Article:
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Tomorrow, When the War Began
Reviewed by Glenn Erskine on August 27, 2010

Paramount Pictures
presents a film written and directed by Stuart Beattie
Starring:  Caitlin Stasey, Rachel Hurd-Wood, Deniz Akdeniz, Phoebe Tonkin, Chris Pang, Ashleigh Cummings, Lincoln Lewis, Andy Ryan
Running Time: 103 mins
Rating: M15+
Released: September 2, 2010


9/10

 

To this day, John Marsdenís Tomorrow series remains my favourite book(s) of all time. I first read them in primary school and Iíve re-read them many times since. The series doesnít follow the most realistic of storylines, but itís not the action that makes these books great. Itís about the characters and the ways in which they grow and develop once thrust into a war zone where they must fend for themselves.


Ellie, Lee & Robyn recover from one of many close calls with enemy troops.

Millions of fans around the world can breathe a sigh of relief, because this long-awaited film adaptation is almost pitch-perfect. Stuart Beattie has regained any ground lost after writing some pretty bad Hollywood screenplays (Ed -and some good ones, what about Collateral and his uncredited work on 3:10 to Yuma?), and the somewhat disappointing Australia. This is a tightly scripted, expertly shot Australian film, the likes of which has not been seen for many years. While a $20million budget is large for our film industry, itís still not much for what needed to be achieved with such a large scale book.

For those living under one of recent historyís deepest, darkest rocks, Tomorrow, When the War Began follows the story of Ellie Linton and her six friends who decide to escape the annual Wirrawee show for the weekend and go camping in the un-traversed bushland nicknamed Hell. On their return, they find their homes abandoned and the electricity and phone lines cut. As they dig a little deeper, they realise that Australia is being invaded by an unknown military force, and their little country town is being used as a transit-way for the enemy as they stream in from the nearby Cobblerís Bay.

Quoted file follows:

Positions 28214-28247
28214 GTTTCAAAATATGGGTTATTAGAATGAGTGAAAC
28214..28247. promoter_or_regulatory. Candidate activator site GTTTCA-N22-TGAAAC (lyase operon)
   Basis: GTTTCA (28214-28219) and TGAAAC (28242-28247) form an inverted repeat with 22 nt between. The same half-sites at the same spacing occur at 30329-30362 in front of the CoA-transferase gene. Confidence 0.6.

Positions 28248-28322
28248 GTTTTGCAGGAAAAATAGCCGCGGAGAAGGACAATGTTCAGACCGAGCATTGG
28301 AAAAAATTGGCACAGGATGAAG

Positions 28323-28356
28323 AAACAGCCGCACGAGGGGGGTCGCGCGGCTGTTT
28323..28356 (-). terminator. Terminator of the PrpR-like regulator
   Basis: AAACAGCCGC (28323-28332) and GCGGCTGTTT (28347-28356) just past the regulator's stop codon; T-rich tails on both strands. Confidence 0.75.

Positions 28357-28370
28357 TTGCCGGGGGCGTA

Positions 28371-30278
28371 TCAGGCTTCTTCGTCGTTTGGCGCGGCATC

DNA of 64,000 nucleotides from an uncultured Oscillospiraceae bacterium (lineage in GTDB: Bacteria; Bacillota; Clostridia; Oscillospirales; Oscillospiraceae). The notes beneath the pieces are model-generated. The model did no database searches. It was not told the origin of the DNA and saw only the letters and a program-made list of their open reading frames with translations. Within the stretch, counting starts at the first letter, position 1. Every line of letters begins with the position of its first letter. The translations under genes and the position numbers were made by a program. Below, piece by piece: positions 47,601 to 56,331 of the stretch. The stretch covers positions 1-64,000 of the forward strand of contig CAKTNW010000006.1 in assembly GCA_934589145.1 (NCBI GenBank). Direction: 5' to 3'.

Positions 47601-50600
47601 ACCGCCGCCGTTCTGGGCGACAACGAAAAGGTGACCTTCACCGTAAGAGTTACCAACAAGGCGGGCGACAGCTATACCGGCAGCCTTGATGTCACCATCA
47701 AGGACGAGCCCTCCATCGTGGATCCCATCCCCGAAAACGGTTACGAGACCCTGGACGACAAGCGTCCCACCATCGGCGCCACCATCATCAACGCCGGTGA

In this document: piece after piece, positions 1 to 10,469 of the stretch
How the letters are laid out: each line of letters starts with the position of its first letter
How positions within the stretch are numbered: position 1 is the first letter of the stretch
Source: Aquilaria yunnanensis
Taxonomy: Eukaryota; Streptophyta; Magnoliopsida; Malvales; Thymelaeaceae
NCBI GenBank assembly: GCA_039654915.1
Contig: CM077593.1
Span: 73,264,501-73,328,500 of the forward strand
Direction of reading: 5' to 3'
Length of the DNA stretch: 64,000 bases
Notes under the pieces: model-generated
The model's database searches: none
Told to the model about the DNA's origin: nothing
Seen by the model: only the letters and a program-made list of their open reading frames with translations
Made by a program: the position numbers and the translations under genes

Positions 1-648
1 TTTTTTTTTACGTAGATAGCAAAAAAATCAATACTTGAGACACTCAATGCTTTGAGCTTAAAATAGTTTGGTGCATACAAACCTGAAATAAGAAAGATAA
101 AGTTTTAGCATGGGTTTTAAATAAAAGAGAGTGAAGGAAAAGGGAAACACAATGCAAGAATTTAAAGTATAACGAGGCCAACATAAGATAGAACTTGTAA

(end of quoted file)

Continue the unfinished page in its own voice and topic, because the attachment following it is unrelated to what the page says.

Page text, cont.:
Beattie uses the distinctive Australian landscape to his advantage.

When the movieís production was first announced, I had two main worries. The first was that Beattie was the writer/director and didnít have the most promising track record. Secondly, I feared that the assembled cast would not do these characters justice. It was such a relief to see these eight actors bring much-loved characters to life so well under the impressive direction of Beattie. In the space of only two hours, I fell in love with nearly every one of them. Highlights include Caitlin Stasey as the morally and emotionally confused Ellie and Deniz Akdeniz as the lovable and mischievous Homer. Though Beattie has written Robyn (Ashleigh Cummings) as a more religious caricature, she becomes more layered as the film progresses. One of Beattieís greatest artistic changes to the source material is with the character of Chris (Andy Ryan). He steals the show mid-way through the film with a much-needed comedic monologue not seen in the book.

What will impress audiences the most is the wonderful stunt work and action sequences rarely seen in Australian film. This film is a genuine thriller that barely gives the audience time to breathe. Tomorrow is definitely on par with American action films in terms of its special effects. The most remarkable of these set-pieces has Ellie at the wheel of a construction truck, with two very impressive looking enemy vehicles in hot pursuit.


The stunts in this film are unparalleled in recent Australian film.

Though Australian films shouldnít be striving to become a clone of their Hollywood counterparts, this is certainly a film that could reinvigorate our struggling film industry and make the money it deserves. Thankfully, Beattie hasnít sacrificed the heart of the story to achieve this. He stays true to John Marsden, the characters and the fans, while also adding his own little twists. Audiences will be left wanting more and there is indeed so much more to tell. Luckily for us we have an experienced and passionate group of people willing to bring this story to the big screen. If the films make enough money at the box-office, the plan is for a trilogy, followed by a TV series. All we need to do is show our support and pride for one of the best films to come out of this country in the last decade.






 
 



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